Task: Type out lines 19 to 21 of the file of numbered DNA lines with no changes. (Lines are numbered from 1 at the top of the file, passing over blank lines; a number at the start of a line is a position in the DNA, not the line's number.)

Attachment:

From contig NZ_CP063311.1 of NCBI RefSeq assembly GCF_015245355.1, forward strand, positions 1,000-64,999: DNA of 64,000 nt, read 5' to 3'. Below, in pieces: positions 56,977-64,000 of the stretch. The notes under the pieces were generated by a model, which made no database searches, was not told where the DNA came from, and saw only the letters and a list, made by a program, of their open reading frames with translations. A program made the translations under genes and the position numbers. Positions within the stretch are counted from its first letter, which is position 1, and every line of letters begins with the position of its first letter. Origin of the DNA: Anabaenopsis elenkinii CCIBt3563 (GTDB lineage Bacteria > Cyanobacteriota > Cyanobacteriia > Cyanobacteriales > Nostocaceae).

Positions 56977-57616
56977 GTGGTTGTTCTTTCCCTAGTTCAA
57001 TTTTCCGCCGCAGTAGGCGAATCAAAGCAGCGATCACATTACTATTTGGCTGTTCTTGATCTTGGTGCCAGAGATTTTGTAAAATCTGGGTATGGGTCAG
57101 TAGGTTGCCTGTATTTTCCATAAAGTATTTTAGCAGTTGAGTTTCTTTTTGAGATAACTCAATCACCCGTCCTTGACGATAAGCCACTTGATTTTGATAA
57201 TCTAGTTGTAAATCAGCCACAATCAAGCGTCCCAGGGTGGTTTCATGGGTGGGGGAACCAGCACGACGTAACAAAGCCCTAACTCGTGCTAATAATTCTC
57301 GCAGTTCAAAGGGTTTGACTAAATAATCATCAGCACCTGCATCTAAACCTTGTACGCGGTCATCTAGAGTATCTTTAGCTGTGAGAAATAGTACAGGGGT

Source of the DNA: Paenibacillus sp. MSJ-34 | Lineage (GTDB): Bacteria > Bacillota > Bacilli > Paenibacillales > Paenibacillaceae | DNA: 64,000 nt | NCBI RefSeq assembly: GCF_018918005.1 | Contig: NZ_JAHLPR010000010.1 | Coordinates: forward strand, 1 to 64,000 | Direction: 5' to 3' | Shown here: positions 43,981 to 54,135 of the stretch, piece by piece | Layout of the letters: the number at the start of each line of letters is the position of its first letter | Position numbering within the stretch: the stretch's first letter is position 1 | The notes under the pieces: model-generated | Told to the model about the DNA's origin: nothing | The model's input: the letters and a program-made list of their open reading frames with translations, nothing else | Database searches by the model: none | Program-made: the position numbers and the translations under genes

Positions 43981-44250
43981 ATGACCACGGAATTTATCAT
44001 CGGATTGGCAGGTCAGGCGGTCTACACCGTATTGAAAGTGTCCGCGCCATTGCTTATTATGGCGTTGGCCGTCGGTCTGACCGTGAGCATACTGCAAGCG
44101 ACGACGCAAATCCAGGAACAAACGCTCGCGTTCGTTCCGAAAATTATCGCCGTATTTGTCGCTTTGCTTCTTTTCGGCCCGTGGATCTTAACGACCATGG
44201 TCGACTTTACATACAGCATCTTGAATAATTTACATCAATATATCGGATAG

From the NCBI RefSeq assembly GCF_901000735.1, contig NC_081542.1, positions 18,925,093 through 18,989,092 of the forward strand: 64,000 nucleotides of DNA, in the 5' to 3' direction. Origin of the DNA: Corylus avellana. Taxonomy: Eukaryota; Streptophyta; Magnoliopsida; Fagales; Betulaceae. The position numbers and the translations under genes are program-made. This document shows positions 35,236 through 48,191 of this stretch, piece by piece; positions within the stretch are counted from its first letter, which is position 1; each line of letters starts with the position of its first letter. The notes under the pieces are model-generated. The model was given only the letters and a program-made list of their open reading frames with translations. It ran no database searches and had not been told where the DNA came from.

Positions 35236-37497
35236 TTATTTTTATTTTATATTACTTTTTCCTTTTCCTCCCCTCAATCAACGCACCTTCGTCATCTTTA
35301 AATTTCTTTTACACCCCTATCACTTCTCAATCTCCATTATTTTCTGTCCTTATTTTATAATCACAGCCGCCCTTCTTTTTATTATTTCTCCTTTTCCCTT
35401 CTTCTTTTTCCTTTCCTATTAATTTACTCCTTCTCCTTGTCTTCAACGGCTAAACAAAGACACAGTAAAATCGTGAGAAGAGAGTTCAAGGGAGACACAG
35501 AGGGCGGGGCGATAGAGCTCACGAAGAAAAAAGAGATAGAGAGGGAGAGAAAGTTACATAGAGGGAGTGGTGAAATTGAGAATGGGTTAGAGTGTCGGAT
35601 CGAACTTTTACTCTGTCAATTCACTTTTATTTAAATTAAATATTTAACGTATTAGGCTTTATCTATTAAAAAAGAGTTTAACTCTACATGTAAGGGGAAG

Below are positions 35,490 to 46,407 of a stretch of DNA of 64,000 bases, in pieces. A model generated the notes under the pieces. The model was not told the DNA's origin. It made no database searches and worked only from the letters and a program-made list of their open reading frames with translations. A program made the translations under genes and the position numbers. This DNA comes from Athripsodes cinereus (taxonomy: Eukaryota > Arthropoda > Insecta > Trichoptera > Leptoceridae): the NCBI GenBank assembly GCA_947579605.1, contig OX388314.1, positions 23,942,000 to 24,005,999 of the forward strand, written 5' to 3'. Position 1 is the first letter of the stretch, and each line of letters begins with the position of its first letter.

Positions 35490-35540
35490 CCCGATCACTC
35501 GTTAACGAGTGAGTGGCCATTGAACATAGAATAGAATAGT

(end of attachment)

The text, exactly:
35501 AGGGCGGGGCGATAGAGCTCACGAAGAAAAAAGAGATAGAGAGGGAGAGAAAGTTACATAGAGGGAGTGGTGAAATTGAGAATGGGTTAGAGTGTCGGAT
35601 CGAACTTTTACTCTGTCAATTCACTTTTATTTAAATTAAATATTTAACGTATTAGGCTTTATCTATTAAAAAAGAGTTTAACTCTACATGTAAGGGGAAG

Below are positions 35,490 to 46,407 of a stretch of DNA of 64,000 bases, in pieces. A model generated the notes under the pieces. The model was not told the DNA's origin. It made no database searches and worked only from the letters and a program-made list of their open reading frames with translations. A program made the translations under genes and the position numbers. This DNA comes from Athripsodes cinereus (taxonomy: Eukaryota > Arthropoda > Insecta > Trichoptera > Leptoceridae): the NCBI GenBank assembly GCA_947579605.1, contig OX388314.1, positions 23,942,000 to 24,005,999 of the forward strand, written 5' to 3'. Position 1 is the first letter of the stretch, and each line of letters begins with the position of its first letter.